Page C1.1 . 28 March 2001                     
ArchitectureWeek - Culture Department



Designs on High Touch Healthcare

by Jeff Stouffer, AIA

The Wasatch Mountains serve as a dramatic backdrop for the Utah Valley Regional Medical Center in Provo, Utah. The mountain theme is incorporated throughout the facility from its curved parapets and sculptured stone fountain to the grassy park with tree-covered walking trails.

Inside, the facility hosts lush landscapes, floor-to-ceiling glass, and a soothing garden. In the lobby, a grand piano plays classical music. A concierge greets and assists visitors.

This isn't the future. Such design is taking place today in hospitals around the country as part of a new approach to healthcare, in which cost-efficient, flexible planning is intermingled with human-centered design.

A Place for Healing

Studies in the United States and abroad demonstrate that reducing stress can accelerate the healing process. In architectural terms, this suggests providing familiar and comforting environments to support healing.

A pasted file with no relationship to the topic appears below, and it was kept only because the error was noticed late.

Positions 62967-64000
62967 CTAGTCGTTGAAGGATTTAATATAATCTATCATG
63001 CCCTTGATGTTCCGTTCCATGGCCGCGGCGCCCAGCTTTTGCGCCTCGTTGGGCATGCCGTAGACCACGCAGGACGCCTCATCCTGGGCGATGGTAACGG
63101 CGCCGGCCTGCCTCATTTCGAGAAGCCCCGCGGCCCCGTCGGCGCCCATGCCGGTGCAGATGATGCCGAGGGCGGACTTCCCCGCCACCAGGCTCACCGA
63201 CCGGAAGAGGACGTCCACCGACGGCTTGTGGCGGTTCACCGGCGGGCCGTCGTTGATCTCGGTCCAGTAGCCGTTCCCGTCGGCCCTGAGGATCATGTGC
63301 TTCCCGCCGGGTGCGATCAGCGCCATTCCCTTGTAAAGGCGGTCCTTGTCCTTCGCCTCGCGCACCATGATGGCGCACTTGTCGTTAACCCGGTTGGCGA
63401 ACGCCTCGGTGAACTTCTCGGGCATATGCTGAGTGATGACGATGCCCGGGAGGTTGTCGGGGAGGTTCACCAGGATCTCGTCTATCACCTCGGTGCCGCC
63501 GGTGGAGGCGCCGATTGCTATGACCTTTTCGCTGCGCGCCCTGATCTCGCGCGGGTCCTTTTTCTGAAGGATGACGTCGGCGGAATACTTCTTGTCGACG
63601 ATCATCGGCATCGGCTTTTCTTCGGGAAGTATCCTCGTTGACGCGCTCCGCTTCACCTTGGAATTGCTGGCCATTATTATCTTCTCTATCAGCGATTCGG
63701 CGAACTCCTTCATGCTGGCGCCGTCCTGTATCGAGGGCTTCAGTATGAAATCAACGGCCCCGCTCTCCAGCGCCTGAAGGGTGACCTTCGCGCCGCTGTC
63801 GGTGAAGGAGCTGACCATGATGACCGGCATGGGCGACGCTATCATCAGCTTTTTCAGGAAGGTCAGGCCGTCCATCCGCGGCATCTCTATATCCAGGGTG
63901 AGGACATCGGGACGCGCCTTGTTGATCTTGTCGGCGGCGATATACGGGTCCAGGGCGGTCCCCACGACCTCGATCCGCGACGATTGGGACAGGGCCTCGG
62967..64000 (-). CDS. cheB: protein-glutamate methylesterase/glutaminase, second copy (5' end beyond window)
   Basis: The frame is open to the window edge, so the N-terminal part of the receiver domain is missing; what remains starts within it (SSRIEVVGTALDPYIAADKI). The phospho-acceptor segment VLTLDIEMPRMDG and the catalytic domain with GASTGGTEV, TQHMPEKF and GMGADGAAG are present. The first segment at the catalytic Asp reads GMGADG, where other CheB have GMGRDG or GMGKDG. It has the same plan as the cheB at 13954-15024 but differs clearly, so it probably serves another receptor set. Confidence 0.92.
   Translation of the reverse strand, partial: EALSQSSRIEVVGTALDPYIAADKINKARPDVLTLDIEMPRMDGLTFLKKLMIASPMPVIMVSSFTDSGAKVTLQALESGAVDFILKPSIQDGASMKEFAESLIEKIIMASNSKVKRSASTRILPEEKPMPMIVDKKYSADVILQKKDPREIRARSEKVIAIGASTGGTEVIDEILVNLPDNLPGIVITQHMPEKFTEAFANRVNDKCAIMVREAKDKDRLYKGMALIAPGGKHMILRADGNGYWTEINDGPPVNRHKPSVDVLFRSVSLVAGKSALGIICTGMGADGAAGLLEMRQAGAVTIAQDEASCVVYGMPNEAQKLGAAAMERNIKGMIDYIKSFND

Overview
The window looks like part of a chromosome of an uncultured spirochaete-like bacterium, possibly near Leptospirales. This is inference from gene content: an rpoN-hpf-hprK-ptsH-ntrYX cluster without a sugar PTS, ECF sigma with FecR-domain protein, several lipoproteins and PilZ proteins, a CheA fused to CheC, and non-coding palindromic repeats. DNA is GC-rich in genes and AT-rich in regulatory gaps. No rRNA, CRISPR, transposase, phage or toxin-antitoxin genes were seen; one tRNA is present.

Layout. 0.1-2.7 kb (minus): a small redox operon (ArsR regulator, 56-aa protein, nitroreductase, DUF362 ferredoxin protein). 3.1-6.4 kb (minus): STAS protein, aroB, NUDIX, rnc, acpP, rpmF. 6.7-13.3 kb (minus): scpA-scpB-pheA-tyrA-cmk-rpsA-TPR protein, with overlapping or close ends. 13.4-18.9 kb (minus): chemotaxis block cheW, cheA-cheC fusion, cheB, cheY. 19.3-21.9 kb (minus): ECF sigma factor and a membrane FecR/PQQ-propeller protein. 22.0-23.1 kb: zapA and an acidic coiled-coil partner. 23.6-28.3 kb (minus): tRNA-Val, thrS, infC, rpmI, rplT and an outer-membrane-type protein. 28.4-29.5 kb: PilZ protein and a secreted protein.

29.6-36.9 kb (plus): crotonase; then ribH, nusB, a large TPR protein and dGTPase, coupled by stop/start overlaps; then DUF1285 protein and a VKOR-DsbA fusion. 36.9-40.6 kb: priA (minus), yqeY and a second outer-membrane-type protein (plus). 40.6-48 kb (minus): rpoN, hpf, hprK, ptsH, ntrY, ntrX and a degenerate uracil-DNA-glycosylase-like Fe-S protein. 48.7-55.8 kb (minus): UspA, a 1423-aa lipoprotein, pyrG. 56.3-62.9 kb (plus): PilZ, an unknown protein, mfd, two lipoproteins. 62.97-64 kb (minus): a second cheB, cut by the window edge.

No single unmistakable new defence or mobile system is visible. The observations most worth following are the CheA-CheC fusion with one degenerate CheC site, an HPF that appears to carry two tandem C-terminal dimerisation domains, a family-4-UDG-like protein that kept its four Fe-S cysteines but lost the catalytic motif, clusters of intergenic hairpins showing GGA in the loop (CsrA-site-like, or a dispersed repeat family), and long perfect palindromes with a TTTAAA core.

According to Roger S. Ulrich, Ph.D., director of the Center for Health Systems and Design at Texas A&M University, providing daylight and windows with views as well as individual patient control, aids in the healing process.

Ulrich says, "Research shows that intensive care patients in rooms with windows and pleasant nature distractions experienced less anxiety and pain. They were also less susceptible to delirium and... had more favorable postoperative courses."

The movement toward making hospitals less institutional traces back to 1977. Angelica Thieriot, a patient at Pacific Presbyterian Medical Center, was dissatisfied with her hospital stay. She felt that she was hurried in and out of the hospital.

While there, she stared at blank, white walls, feeling lonely and afraid. Later, she developed the Planetree model of healthcare. This stresses intensive patient education, family involvement in care giving, and the importance of the physical environment in promoting healing.



ArchWeek Photo

A sculpture of two children and their grandmother in the park emphasizes family involvement at the Utah Valley Regional Medical Center in Provo, Utah, designed by HKS, Inc.
Photo: Ed LaCasse

ArchWeek Photo

Many of the labor/delivery rooms have rooms with a view of the Wasatch Mountains.
Photo: Ed LaCasse


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